Carl Landry Ė With the exception of a couple of silly fouls and a couple of bad passes, I thought Carl played an excellent game today. Indiana did a great job of denying him the ball most of the game (A lot of credit goes to D.J. White who is one impressive looking freshman), but Carl still managed a game high 21 points along with 8 rebounds (5 offensive), 5 assists, 2 steals and 4 turnovers. I was a little surprised to see he didnít have at least 1 block, but sometimes itís hard to tell from courtside.
Matt Kiefer Ė I know a lot people think McKnightís foul on Strickland that led to a 3-point play near the end of regulation cost Purdue the ball game, but in my mind that pales in significance to the fact that Matt played only 25 minutes today before fouling out. From where I sat, Matt probably committed 10 fouls when he was in there but they only called him for 5. For a smart kid, he makes some of the dumbest fouls Iíve ever seen. I like his aggressiveness; I just wish he used better judgment. For the day, Matt scored 7 points and pulled down 8 rebounds to go with a steal and 3 turnovers before fouling out on what looked to me like a pretty bogus call. Like I said earlier, I donít think Purdue is going to win ANY more games this year unless Matt learns how to play without fouling.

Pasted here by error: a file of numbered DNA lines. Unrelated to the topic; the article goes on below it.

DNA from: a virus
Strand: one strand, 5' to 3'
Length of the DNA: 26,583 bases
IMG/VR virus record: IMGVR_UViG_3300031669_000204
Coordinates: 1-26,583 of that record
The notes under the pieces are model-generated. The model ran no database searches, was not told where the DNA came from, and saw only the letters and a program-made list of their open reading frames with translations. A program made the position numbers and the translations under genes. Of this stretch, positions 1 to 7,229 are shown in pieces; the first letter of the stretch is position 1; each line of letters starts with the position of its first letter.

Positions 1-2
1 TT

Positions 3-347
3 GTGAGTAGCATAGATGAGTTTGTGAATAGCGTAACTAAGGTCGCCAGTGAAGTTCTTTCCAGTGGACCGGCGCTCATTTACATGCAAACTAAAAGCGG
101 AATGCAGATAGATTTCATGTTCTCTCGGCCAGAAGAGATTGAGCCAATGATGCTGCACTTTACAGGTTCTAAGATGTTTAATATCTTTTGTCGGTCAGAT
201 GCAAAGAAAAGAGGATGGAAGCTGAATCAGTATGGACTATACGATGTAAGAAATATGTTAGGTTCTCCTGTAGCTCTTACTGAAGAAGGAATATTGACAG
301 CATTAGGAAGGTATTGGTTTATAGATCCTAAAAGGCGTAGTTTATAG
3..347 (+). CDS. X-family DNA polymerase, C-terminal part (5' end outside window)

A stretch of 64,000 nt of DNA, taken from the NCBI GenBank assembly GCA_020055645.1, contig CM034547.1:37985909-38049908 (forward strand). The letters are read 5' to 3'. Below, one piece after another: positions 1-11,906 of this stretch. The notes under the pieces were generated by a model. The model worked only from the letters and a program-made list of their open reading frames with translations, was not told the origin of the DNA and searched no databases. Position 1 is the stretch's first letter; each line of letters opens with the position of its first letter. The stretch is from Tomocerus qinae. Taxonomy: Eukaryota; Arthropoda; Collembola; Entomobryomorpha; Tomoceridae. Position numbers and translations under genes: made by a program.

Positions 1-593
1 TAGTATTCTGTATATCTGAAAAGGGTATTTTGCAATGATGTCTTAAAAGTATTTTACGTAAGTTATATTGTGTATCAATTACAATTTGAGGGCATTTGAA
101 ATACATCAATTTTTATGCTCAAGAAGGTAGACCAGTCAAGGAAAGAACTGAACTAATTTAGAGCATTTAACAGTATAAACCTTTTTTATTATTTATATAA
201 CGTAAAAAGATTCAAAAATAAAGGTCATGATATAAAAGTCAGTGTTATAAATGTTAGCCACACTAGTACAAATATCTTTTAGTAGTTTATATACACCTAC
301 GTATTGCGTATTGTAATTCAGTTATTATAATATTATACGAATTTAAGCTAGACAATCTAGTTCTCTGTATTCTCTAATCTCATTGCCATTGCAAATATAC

David Teague Ė Iíll tell you what, David played his guts out today. He had the primary responsibility for guarding Bracey Wright and he hounded him and hounded him. He got caught a couple of times with an uncalled moving screen that let Wright get free for a couple of lay-ups, but for the most part he was in Braceyís face the whole game. The box score credits Wright with 9 turnovers and I think you can give David a large part of the credit for those. At the offensive end, David also had an excellent game with 21 points (although with 22 shots, youíd think heíd have more than that), 11 rebounds 1 assist, 2 steals and only 1 turnover in 44 minutes. About the only questionable part of Davidís game continues to be his shot selection, but most of the time today he at least was squared up.
Bryant Dillon Ė Bryant started today in place of Andrew Ford and had an OK floor game with 3 rebounds, 2 assists, 2 steals and a block to go with 3 turnovers, but he only scored 1 lousy point in 40 minutes of play!! I know heís not one of Purdueís primary scorers, but it seems to me that if youíre going to play effectively at the Division I level, you at least have to look to score once in awhile. There was one play in OT (Iím not sure if it was the 1st or 2nd) when Bryant had the ball as the shot clock was expiring and he didnít even look at the basket. I mean, come on Bryant, shoot the ball!